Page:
Exeter, Devon UK • Feb 22, 2024 • VOL XII

Exeter, Devon UK • [date-today] • VOL XII
Home Music Live Review: The Amazons at Exeter Phoenix

Live Review: The Amazons at Exeter Phoenix

Jake Avery, Music Editor, appraises the Reading indie-rock darlings' triumphant Exeter gig.
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Image: Jake Avery

One year on from the band’s brilliant third album, ‘How Will I Know if Heaven Will Find Me?’, The Amazons returned to the Phoenix for a night of British rock excellence. Frontman Matt Thompson wasted no time stirring up the crowd into the hits, as the Reading rockers burst into melody with opening track ‘Ready For Something’. There was an immediate sense of eagerness and passion that the indie rockers wear on their sleeves as they begin on stage.

The atmosphere, having been summoned initially by brilliant Scottish alternative rock trio Swim School, was raised another notch by the time Thompson swung into the buzz of ‘Stay With Me’, a track from The Amazons’ 2017 self-titled debut that simply demands its chorus to be chanted as loudly as possible. The crowd certainly took heed to this; every lyric from Thompson was matched with euphoria. Lean vocals were supported by a smoky, distortion-rich guitar riff leading the way throughout ‘In My Mind’, furnishing the performance with a grittier side to the anthems that shine with honest, heartfelt lyrics. ‘Northern Star’ pivoted into sweetness, cushioning the set with a rewarding ballad to those in love. Matt Thompson was more than comfortable on stage, donning a slick pair of sunglasses and a classy jacket fit for a red carpet.

The stage wasn’t just occupied by The Amazons; it was owned by them. This ownership was instantaneous, and this exceptional grasp over showmanship was held with great force. By the time that the opening notes (a passage matching the tone of Metallica’s ‘Fade to Black’) of ‘Georgia’ were projected, the band had achieved complete command over the crowd. The track marked the start of the ‘Future Dust’ album’s entrance into the set; the 2019 release leant heavily into blues and early country influences, doubling down on the intense natures of both genres. Embracing tracks from the album shifted the show to be even more eclectic in its nature. The buzz of the guitar throughout ‘Doubt It’ brought more angst to Thompson’s vocals, with the backing vocals from other members fashioning dramatic and theatrical verses that ramped up the atmosphere before unleashing a superb chorus hook. The fire and thrills expressed in through these tracks made for one of the highlights of the night – it was through this portion of the gig that The Amazons hit an extravagant stride.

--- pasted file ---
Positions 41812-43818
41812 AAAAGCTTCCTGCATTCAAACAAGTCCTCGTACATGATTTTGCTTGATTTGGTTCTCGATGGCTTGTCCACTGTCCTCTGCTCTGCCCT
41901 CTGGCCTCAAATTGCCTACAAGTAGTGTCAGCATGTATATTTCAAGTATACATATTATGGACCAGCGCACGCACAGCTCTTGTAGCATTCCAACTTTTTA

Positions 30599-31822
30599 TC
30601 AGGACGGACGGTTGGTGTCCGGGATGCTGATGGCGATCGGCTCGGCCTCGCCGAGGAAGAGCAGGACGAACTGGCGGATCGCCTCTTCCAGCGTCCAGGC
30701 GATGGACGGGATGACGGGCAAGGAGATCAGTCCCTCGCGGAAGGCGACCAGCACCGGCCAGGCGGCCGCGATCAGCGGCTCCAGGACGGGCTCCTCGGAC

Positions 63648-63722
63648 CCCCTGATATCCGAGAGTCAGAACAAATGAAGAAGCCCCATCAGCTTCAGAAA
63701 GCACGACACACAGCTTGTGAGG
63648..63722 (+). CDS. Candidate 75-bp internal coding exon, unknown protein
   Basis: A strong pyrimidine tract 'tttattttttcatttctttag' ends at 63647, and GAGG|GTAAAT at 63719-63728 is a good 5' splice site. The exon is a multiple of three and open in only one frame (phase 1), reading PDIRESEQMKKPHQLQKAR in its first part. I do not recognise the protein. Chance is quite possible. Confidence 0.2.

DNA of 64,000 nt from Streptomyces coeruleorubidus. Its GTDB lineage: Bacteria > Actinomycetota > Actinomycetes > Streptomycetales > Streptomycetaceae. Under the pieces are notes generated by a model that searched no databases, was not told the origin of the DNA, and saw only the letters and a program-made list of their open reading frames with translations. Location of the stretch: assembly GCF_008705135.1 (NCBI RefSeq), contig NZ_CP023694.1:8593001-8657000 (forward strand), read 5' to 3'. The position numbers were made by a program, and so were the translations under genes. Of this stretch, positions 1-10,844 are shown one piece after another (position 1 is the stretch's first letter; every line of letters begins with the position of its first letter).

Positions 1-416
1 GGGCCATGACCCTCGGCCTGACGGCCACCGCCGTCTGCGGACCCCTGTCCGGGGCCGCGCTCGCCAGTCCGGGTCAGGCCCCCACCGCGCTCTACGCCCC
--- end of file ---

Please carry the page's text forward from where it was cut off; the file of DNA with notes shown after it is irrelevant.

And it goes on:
This electricity didn’t cease here however, as later tracks from their debut album ‘Ultraviolet’ and ‘Junk Food Forever’ continued to create sparks, particularly with their choruses. Hearing Thompson’s fervent chants and Chris Alderton’s thunderous guitar riffs coalesce to produce sonics that incited movement like wildfire throughout the crowds was joyous. Keeping a stable but equally arresting hold over the pandemonium was bassist Elliot Briggs, who brought superbly impactful basslines to the forefront of the show, making them just as desirable to focus on as Thompson and Alderton’s musicianship. Throughout all tracks played, varying from the feisty bursts of their debut to last year’s more sedate release, The Amazons reminded the audience exactly why they’re so effective at crafting and delivering a performance that is as stylish as it is savage.

The Amazons reminded the audience exactly why they’re so effective at crafting and delivering a performance that is as stylish as it is savage.

Capping off a thrilling night of music, the band returned for their encore; ‘Mother’ and ‘Fuzzy Tree’ both graced the Phoenix. It was a slightly short encore, one that would have definitely benefitted from at least one more track to make it a fulfilling trio, but that criticism is testament only to how absorbing The Amazons had been throughout the performance. ‘Exeter, you’ve been a dream’ Thompson proclaimed before heading offstage. The Amazons charmed Exeter, and brought a beguiling show of indie-rock class to the crowds of the Phoenix.

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